February 11, 1944
Today we had a small blizzard. I was supposed to go to Miss Hahns this morning, but had no intentions of going out into a blizzard to do so. She rearranged her day so that I could go this afternoon instead. I’ve thought of something I'd like very much to have for a third anniversary—a stripe, a repetition of our second anniversary gift—if it's at all possible. I started the second paragraph with Ruth’s pen—or did you note difference.
While waiting for the bus, I met Mr. Weiss, formerly of the candy store, at 7th and Louden and he asked me to send his regards. We chatted a short while about the Strongin boys. An oncoming car lost control and skidded all over 10th St. before regaining control.
I borrowed a book from the neighbors—a best seller—”A Tree Grows in Brooklyn.” I hope to read it shortly. I understand it's very risqué with lots of descriptive language. Yeh, man!
Now that I've got those few irrelevant subjects off my chest (lest I forget), I can relax. Still up to my old tricks, did you say? I'm used to getting mail regularly and miss your daily communique keenly. I find it difficult to write without a letter from you at my side. I was awakened by “Her Majesty” several times last night—on second thought, I'd better not complain, for she did her ablutions, etc. in the bathroom, instead of her bed. I arose at 7, dressed us both, gave us breakfast, cleaned “our” room, the dining room and living room, washed a few personal pieces, etc. Miss Hahn had saved her important work for me and was disappointed, to say the least. I made arrangements for Ruth to take care of Adele when she got home from school, and worked from 1 to 5. Anne ordered the stationery I bought in blue with blue printing. Sarah took care of Adele til Ruth came. Adele has acquired a mind of her own, and it's difficult to swerve her train of thought. She is determined and when refused takes a tantrum of sorts, by laying down on the floor (rear raised) and bawling for all she's worth. I pay no attention to her at these times. When such is the case, she looks to someone else for sympathy. Not so dumb, eh? She was over-elated to see me and when I put her down, only to remove my outer clothes, she clung to me for fear I would go away. I'm surprised Miss Hahn had any use for me at this late date and I'm sure she will not need me again. Her business has slumped, and I'm only an overhead she really cannot afford at this time. Perhaps there will be one or two more occasions, though I doubt it. Hope that covers any illusions you may have had. Don't worry, Sweet, I don't go out of my way to leave Adele—I hate to. There is another question—what are we supposed to do about our income tax? Is it alright for me to fill it out, if I can? It's a complicated mess, that I detest. Hm—maybe poetry is my line.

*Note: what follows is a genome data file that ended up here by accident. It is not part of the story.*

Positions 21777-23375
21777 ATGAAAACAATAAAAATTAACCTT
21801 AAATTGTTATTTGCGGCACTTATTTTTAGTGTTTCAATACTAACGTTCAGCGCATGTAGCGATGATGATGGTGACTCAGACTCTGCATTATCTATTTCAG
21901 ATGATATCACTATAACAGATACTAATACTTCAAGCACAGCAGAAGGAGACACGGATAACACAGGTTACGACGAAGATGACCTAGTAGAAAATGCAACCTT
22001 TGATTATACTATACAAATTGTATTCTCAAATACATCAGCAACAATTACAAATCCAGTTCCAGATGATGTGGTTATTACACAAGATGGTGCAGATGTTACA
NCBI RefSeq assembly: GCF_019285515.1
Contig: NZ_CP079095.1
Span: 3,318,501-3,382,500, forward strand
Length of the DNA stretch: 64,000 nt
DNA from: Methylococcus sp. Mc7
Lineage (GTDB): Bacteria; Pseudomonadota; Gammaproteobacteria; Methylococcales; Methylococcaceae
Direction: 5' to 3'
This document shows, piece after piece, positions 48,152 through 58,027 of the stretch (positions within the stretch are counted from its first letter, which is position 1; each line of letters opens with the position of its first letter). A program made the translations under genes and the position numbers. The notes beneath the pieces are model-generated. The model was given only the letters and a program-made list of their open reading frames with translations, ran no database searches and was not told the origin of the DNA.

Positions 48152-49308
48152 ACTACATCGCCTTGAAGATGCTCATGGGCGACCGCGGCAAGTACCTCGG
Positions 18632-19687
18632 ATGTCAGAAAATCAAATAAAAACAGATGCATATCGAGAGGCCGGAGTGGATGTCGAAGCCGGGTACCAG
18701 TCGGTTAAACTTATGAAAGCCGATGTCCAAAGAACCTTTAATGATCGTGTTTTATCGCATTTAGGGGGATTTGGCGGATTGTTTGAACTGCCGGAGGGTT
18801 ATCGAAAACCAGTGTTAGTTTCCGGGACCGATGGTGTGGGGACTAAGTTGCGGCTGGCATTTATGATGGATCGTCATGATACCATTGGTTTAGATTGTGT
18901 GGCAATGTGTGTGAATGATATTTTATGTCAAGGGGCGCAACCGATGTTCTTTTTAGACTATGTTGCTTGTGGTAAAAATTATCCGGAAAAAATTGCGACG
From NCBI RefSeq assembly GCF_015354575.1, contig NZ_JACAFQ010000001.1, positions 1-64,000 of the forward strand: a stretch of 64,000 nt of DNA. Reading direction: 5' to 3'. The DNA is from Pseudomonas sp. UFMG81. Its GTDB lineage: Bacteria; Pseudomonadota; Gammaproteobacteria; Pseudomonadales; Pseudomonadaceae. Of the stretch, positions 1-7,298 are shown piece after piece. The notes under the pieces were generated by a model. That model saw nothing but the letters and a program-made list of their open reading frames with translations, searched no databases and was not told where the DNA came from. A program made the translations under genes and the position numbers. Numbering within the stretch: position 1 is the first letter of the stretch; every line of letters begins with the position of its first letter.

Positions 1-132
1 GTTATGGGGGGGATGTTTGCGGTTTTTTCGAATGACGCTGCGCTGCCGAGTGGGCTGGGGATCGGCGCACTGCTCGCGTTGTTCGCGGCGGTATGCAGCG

Harry $120 Goldie—I explained about her in the “remarks”
Mom $20 (from Jack) plus $62 for Adele and me
The form asked your contribution to her. I merely put “total earnings” $120, and board, etc. $120 meaning that you contributed your entire income to the upkeep of the house and its occupants for I do hope everything favors continuation of the allotment for her.